All vehicular traffic has been excluded from Charles Bridge since making it accessible by pedestrians only. The repair cost 50 million crowns. During the 1990s, some people started criticizing the previous reconstruction of the bridge and proposing further work; as of the beginning of the new millennium, most of the experts appeared to agree that the previous reconstruction had not been flawless but disputed the need for further interference with the bridge. However, after the disastrous floods of 2002, support for an overall bridge reconstruction grew, it was decided that repair and stabilization of the two pillars on the Malá Strana side of the bridge would be done. These are the only river pillars. The

Anthony Pagden

Anthony Robin Dermer Pagden is an author and professor of political science and history at the University of California, Los Angeles. Anthony Pagden is the son of Joan Mary Pagden. Mr Pagden was educated at the Grange School in Santiago de Westminster School in London, he attended the University of Barcelona from 1964 to 1967. From 1967 to 1969 he worked as an assistant editor at the Trianon Press, as a free-lance translator, he spent some time in Cyprus in 1967 and 1968. Admitted in 1969 to Oriel College, Oxford to read Persian and Arabic, he changed the following year to history and Spanish. B. A. 1972 awarded the De Osma Studentship. A. 1979. Phil. 1980. He has been senior research scholar of Worcester College, junior research fellow of Merton College, senior research fellow of the Warburg Institute, from 1980 until 1997 was lecturer, university reader in intellectual history at Cambridge University and a fellow of Girton College from 1980 to 1983 and of King's College from 1985 to 1997. In 1997 he succeeded J. G. A. Pocock as the Harry C.

Black Professor in History at the Johns Hopkins University. He was professorial lecturer in international relations - global theory and history, at the School of Advanced International Studies, Washington D. C, he has held visiting positions at the Institute for Advanced Study, the European University Institute, Italy, the University of Santiago de Compostela, the Center for Kulturforskning, University of Aarhus, Harvard University, at the Universidad Nacional de Educación a Distancia as the Banco de Bilbao y Vizcaya Visiting Professor of Philosophy, at the Institute for the Humanities, University of Michigan and at the École des hautes études en sciences sociales. He is distinguished professor in the Departments of Political Science and History at the University of California Los Angeles, he is married to the author and classical scholar Giulia Sissa, has two children, Felix Alexander Xavier Pagden-Ratcliffe and Sebastian George Aurelian Pagden-Ratcliffe by a previous marriage. Luis Buñuel, "Simon del deserto" 1969 Hernán Cortés: Letters from Mexico 1972 Mexican Pictorial Manuscripts in the Bodleian Library 1975 The Maya: Diego de Landa's "Account of the affairs of Yucatan" 1975 The Spiritual Conquest of the Mayas 1975 The Fall of Natural Man: the American Indian and the origins of comparative anthropology 1983 translated into Spanish and Italian The Languages of Political Theory in Early-Modern Europe 1987 Spanish Imperialism and the Political Imagination 1990 Translated into Spanish Francisco de Vitoria: political writings, ed. and translated with Jeremy Lawrance, 1991 European Encounters with the New World: From Renaissance to Romanticism 1993 Translated into German The Uncertainties of Empire: Essays in Iberian and Spanish-American Intellectual History 1994 Lords of All the World: Ideologies of Empire in Spain and France, c.1500-c.1800 1995 Translated into Spanish and Italian Facing Each Other:The World’s Perception of Europe and Europe’s Perception of the World 2000 Peoples and Empires: A Short History of European Migration and Conquest, from Greece to the Present 2001 Translated into Spanish, Greek and Japanese The Idea of Europe from Antiquity to the European Union 2002 Translated into Turkish Worlds at War: The 2,500 year Struggle between East and West 2008 Translated into Portuguese, Italian, Greek and Korean The Enlightenment - and why it still matters 2013 Translated into Spanish and Chinese The Burdens of Empire 1539 to the Present 2015 Anthony Pagden at UCLA Department of Political Science Anthony Pagden at Random House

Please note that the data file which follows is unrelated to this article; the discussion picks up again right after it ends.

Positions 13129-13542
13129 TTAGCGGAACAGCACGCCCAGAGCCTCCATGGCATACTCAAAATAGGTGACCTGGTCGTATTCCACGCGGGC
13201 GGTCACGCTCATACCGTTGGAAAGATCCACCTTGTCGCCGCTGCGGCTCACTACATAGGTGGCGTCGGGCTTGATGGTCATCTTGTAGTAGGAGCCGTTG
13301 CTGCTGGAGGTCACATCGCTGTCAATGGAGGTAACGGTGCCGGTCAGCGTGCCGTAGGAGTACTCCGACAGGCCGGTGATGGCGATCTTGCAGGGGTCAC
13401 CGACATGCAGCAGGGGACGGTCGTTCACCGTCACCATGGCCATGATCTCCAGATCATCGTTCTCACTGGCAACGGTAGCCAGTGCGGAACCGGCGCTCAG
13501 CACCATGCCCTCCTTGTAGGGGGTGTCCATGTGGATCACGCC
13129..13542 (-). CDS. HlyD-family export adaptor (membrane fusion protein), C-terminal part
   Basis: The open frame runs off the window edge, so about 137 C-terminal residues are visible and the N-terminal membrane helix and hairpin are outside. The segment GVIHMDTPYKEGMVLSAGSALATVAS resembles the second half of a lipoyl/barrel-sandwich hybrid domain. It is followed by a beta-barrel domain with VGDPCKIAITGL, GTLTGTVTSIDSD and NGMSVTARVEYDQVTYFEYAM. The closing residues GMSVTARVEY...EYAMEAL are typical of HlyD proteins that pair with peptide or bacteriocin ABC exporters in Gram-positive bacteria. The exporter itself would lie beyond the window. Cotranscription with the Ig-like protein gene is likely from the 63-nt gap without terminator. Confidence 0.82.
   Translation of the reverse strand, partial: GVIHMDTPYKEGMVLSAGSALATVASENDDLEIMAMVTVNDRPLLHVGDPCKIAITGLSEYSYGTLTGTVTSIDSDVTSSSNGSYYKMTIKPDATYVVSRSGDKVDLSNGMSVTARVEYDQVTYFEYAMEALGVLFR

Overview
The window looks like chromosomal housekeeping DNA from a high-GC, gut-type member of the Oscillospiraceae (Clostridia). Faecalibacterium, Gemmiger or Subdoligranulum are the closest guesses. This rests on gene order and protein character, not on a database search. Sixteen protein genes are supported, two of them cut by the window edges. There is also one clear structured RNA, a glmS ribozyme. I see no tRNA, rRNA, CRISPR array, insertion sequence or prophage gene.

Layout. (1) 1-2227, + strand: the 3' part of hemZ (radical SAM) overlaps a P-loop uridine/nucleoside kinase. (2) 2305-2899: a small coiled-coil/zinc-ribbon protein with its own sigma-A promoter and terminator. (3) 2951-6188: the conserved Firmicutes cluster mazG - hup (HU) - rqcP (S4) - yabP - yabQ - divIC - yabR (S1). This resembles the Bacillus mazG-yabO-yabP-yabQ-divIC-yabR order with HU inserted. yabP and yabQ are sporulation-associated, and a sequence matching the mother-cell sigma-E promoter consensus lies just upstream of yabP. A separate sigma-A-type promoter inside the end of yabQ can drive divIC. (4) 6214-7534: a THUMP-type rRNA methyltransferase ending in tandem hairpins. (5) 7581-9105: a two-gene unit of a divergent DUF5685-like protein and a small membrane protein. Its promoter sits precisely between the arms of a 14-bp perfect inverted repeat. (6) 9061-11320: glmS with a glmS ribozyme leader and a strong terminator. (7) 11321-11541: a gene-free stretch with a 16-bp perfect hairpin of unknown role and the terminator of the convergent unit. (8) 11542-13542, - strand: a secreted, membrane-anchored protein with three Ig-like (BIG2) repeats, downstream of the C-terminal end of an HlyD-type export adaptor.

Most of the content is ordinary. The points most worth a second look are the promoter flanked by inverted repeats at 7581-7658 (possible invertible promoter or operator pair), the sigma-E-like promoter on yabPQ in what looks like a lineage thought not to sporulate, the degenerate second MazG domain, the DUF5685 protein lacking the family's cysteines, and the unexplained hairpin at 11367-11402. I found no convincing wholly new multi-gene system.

Edmund Leach (British Army officer)

Major-General Sir Edmund Leach was a British army officer. Edmund Leach was born at Robeston Wathen, Wales, on 28 November 1836, educated at Sandhurst, he started as an Ensign in the 50th Foot, rose to become a Major-General. He was Colonel of the Queen's Own Royal West Kent Regiment from 1904-21, he was appointed KCB in the 1907 Birthday Honours. He married Frances Elizabeth Ince at St. Saviour's, Chelsea on 29 April 1869 and had two sons: Brigadier-General Sir Henry Edmund Burleigh Leach CB CMG CVO William Leach He lived at Corston House, died at Bath and is buried in Brompton Cemetery, London, on the east side of the main entrance path from the north gate